The National Geographic Channel really did break my heart. Not only did they decide to abandon years of decent, if not quality, programming in favor of the nonsense that is UFO Chasers, they did it with an awful show.
Karen Stollznow contributed a piece to the JREF’s Swift blog about the show, and I think, displays remarkable restraint when discussing the show.
The program seems to want to spend a significant amount of time on events that have previously been solved with reasonable, natural, explanations. Further, they seem inept to decipher the difference between flares, planes, and the like with unidentified flying objects. It’s embarrassing. To make matters worse, dubious claims, with no outside substantiation, are treated with an unreasonable amount of credulity. After the stories have been collected, the adventures traipse off into the dark with hopes of finding evidence or spotting one of those elusive UFOs…it is left entirely unclear as to why investigating at night is at all beneficial; however, night time investigations do allow for the show to be shot with night vision cameras and employ the nearly twenty year old film techniques of the Blair Witch Project. The bad news for the show’s producers is that Blair Witch came across more believably.
Look, maybe I am bit hyperbolic about these things. These shows exist because the lowest common denominator still exists, and so do folks who are very intelligent but desperately want to believe in such claims. These shows also exist because they are money makers. Fox Cable Networks (NewsCorp), National Geographic’s parent company, clearly sees dollar signs with this kind of show as well…after all, such programming has been wildly successful for competing networks like the Discovery Channel and the loosely monikered History and Learning Channels.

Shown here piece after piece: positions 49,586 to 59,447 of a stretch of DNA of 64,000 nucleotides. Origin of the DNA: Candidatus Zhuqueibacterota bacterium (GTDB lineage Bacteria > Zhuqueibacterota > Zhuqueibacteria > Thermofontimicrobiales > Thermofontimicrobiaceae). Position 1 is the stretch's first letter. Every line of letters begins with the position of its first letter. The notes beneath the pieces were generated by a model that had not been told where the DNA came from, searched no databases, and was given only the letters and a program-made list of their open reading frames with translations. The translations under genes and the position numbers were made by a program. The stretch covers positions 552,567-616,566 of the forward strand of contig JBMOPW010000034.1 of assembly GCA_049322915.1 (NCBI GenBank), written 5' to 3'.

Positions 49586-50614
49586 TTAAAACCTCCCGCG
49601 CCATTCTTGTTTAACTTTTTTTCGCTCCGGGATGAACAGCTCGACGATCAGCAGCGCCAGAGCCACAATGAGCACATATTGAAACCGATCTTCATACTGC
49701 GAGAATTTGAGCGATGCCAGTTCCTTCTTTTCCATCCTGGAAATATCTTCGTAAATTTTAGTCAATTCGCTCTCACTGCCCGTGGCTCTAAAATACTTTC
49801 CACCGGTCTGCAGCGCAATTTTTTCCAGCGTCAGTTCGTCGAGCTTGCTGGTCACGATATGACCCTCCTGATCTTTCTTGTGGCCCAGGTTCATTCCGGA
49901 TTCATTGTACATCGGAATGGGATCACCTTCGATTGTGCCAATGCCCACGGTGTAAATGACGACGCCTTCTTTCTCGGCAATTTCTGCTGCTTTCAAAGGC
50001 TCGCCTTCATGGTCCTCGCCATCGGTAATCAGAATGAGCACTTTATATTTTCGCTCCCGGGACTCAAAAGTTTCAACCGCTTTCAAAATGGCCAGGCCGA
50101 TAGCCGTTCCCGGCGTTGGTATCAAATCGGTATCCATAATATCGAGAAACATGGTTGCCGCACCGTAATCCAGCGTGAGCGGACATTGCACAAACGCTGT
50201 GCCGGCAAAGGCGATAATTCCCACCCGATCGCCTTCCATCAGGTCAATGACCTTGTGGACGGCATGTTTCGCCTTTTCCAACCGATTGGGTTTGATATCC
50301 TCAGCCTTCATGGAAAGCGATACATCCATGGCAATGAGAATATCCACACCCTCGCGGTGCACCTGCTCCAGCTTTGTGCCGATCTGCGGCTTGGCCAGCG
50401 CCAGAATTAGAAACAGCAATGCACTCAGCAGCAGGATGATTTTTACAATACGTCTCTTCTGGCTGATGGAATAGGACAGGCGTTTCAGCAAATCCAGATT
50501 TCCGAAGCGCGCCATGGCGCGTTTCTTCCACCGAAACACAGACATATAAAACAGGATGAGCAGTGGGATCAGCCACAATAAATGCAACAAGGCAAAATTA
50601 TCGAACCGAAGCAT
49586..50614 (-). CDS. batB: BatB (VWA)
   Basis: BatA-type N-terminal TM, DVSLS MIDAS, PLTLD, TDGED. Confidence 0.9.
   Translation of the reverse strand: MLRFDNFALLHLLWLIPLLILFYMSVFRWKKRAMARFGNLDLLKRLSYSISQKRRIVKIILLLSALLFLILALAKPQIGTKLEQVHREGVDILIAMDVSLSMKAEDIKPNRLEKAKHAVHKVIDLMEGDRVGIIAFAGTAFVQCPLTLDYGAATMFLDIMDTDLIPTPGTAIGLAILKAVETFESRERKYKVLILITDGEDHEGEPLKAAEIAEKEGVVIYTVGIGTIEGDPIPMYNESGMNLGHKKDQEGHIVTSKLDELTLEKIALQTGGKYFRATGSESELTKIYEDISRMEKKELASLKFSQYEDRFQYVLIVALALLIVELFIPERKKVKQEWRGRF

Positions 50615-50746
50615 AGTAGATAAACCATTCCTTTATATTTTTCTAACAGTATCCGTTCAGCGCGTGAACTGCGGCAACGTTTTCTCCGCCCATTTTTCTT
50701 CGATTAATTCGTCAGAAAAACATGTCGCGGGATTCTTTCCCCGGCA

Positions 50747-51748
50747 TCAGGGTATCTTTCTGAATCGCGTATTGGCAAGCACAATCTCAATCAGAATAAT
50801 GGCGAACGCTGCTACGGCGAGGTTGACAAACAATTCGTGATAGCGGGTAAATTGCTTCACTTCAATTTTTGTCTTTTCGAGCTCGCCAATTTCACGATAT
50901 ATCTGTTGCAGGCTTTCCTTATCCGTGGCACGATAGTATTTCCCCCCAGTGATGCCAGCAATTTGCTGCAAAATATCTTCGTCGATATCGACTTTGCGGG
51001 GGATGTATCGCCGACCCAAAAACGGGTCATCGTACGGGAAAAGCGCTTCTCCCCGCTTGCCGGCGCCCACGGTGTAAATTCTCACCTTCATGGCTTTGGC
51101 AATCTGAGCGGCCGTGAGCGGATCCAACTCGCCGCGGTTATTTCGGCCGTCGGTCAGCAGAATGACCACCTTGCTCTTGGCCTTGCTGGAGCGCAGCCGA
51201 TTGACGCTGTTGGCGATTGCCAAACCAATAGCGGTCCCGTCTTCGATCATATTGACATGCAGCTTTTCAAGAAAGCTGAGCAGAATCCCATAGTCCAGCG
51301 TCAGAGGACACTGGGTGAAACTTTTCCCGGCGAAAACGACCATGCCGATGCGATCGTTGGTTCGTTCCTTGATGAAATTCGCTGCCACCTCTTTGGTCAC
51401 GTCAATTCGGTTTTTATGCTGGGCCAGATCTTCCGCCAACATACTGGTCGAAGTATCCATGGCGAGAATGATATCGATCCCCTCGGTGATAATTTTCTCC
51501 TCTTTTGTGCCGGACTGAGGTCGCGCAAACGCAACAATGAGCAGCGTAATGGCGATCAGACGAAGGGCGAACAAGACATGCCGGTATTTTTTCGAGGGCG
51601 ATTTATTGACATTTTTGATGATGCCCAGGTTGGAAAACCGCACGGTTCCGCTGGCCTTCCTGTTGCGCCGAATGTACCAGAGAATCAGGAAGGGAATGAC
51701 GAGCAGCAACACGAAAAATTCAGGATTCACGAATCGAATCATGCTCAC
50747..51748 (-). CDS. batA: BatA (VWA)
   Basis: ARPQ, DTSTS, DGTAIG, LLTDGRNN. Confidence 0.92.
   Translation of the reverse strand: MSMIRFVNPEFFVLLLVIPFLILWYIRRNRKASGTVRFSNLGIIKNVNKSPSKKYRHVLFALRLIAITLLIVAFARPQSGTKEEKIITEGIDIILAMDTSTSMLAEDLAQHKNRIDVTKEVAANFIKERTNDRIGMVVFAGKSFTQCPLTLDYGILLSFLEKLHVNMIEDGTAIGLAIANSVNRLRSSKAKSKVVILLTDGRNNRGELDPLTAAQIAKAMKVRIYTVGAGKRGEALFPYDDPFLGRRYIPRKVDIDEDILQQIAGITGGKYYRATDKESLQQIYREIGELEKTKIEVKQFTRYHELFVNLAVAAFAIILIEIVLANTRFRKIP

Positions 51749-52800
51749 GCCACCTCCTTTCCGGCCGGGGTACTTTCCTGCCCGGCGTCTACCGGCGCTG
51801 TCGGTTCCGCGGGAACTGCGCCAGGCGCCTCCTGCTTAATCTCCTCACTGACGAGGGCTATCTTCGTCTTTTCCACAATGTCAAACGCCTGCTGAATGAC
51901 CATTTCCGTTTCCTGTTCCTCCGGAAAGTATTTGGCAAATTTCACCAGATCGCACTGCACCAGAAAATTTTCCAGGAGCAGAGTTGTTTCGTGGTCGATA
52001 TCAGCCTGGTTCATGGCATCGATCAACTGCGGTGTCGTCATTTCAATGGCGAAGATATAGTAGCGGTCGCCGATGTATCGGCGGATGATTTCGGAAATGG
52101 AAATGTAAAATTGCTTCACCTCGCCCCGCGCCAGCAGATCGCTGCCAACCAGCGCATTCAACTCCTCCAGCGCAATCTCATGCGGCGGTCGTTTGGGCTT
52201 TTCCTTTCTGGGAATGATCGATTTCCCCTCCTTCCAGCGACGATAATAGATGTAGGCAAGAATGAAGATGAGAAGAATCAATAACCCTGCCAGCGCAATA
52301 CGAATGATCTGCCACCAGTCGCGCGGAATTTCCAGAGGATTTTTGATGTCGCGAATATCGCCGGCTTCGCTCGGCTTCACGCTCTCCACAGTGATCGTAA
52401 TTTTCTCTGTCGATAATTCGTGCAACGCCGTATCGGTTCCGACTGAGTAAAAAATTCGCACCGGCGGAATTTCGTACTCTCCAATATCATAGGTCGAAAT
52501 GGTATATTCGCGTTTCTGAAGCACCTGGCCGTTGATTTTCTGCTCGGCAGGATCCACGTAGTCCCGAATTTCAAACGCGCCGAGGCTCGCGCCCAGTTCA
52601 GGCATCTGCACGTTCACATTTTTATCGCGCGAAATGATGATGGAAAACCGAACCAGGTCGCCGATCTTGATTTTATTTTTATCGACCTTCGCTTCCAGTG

Lots of folks may complain to me, “If you don’t like it, don’t watch it.” That’s certainly true. I am not required to watch it. But, integrity matters to me. NatGeo has tainted their reputation with UFO Chasers. Further, I suspect that this show is the proverbial toe dipping into the water, and it won’t be long before we’re inundated with similar programming from them.
All that being said, don’t take my word for it. Try (and I emphasize “try”) watching an episode of the show. Or check out the show’s section of the NatGeo website that I’ve linked below. Cruise around, watch a few of the videos, let me know if you think I’m off my nut. I think that, even with a cursory viewing, one will find the show and the information it presents questionable at best.